Mozilla Announces Firefox "Shame Mode" For Engineers Wanting To Conceal Rudimentary Documentation On Their Screen

May 15, 2017

MOUNTAIN VIEW - Mozilla put out a press release early Monday morning detailing their upcoming plans for a new browsing mode in its Firefox web browser targeted at developers who are embarrassed to have web pages for extremely simple concepts on their screens. "Shame Mode" will allow the user to select several "skins" that can be applied to the page to conceal its contents at first glance, such as "Unit test readout", "Page source", or "Django exception stack trace". The browsing mode also natively supports StackOverflow, and will automatically change question titles like "Is Java pass by reference?" to something less embarrassing like "How does ConcurrentHashMap achieve its scalability?" in case a colleague happens to see your screen. Mozilla leadership indicated they expect to be able to offer this browsing mode as early as Firefox 56.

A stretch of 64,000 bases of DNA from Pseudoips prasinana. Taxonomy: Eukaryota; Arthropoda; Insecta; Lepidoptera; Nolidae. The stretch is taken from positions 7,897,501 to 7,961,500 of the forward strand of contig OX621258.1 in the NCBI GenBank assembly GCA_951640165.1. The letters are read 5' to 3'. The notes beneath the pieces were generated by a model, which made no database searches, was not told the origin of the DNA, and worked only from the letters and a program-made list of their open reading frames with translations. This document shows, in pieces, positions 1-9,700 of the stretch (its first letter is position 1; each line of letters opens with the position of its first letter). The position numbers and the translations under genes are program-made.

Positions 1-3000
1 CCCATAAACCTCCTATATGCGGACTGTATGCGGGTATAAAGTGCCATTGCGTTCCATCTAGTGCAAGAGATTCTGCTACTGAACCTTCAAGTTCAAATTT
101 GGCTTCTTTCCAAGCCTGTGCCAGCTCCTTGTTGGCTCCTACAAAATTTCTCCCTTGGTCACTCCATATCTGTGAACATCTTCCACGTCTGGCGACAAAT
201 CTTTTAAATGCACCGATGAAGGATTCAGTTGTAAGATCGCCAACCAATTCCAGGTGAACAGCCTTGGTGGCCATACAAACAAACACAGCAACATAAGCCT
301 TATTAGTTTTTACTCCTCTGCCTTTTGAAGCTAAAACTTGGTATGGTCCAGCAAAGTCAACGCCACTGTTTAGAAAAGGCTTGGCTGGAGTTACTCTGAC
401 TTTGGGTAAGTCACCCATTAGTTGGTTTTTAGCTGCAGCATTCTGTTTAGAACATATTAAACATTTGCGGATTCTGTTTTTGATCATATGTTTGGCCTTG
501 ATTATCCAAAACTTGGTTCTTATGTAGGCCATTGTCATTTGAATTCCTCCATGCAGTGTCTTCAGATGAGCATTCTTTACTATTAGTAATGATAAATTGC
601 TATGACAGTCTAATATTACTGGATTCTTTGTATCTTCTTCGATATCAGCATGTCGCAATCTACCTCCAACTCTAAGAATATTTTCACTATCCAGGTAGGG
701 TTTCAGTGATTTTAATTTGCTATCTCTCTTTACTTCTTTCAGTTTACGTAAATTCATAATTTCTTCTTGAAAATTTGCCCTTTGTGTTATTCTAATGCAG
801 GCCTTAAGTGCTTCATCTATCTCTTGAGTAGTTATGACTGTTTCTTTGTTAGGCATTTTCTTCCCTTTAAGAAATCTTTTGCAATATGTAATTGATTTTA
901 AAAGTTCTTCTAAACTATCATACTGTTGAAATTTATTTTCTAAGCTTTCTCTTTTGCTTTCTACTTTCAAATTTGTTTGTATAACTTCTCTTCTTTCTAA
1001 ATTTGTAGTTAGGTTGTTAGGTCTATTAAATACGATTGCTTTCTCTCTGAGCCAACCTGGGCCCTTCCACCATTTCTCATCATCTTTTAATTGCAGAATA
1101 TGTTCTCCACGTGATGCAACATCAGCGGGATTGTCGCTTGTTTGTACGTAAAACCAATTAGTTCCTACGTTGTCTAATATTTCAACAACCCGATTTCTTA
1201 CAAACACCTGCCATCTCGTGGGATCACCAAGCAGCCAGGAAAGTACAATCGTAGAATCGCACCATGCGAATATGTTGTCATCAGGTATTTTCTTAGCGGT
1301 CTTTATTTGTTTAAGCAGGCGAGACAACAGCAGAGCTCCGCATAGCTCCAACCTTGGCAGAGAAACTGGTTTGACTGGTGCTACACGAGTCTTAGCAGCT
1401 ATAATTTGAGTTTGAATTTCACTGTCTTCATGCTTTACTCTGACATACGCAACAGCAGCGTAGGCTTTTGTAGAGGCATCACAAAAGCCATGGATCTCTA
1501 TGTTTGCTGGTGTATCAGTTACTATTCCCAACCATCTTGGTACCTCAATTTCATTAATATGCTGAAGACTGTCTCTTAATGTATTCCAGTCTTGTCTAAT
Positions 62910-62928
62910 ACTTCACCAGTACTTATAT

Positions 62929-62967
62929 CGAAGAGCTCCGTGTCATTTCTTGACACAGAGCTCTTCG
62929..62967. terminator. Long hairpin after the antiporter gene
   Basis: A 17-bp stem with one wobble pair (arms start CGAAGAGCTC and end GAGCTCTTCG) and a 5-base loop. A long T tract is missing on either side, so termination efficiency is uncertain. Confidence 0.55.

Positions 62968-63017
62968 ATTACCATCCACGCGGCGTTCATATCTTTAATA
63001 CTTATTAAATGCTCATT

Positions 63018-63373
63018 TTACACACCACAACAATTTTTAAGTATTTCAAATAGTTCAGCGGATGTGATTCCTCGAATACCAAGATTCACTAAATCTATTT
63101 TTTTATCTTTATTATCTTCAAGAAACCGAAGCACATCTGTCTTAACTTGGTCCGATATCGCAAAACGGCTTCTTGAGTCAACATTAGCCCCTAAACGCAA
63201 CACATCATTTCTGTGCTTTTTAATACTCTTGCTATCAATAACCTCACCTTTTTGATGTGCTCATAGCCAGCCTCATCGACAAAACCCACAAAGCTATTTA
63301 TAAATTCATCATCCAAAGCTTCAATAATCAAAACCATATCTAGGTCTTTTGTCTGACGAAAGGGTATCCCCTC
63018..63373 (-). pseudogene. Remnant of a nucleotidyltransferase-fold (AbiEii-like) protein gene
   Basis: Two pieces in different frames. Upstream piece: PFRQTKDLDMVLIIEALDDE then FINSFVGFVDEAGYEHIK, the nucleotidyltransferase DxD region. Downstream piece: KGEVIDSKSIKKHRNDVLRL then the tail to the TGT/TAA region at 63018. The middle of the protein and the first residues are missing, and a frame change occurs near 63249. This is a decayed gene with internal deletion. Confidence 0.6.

In the announcement, the venerable foundation detailed the process it used to identify the overwhelming desire of software engineers to not have to reveal they can't remember the exact syntax of a GROUP BY query since they haven't written one in six weeks. Firefox browser telemetry data collected anonymously showed that, when users visit documentation pages that are listed earlier in the site's index, user behavior suddenly becomes extremely erratic: frequency of changing tabs and window minimization increases 600%, and large-font page elements are scrolled just out of view or entirely removed manually from the page using the developer tools. Mozilla indicated in the press release that, based on this analysis and early user studies, it feels this feature will have an overwhelmingly positive reception from developers that are mortified to be seen searching for information they feel they're expected to already know.

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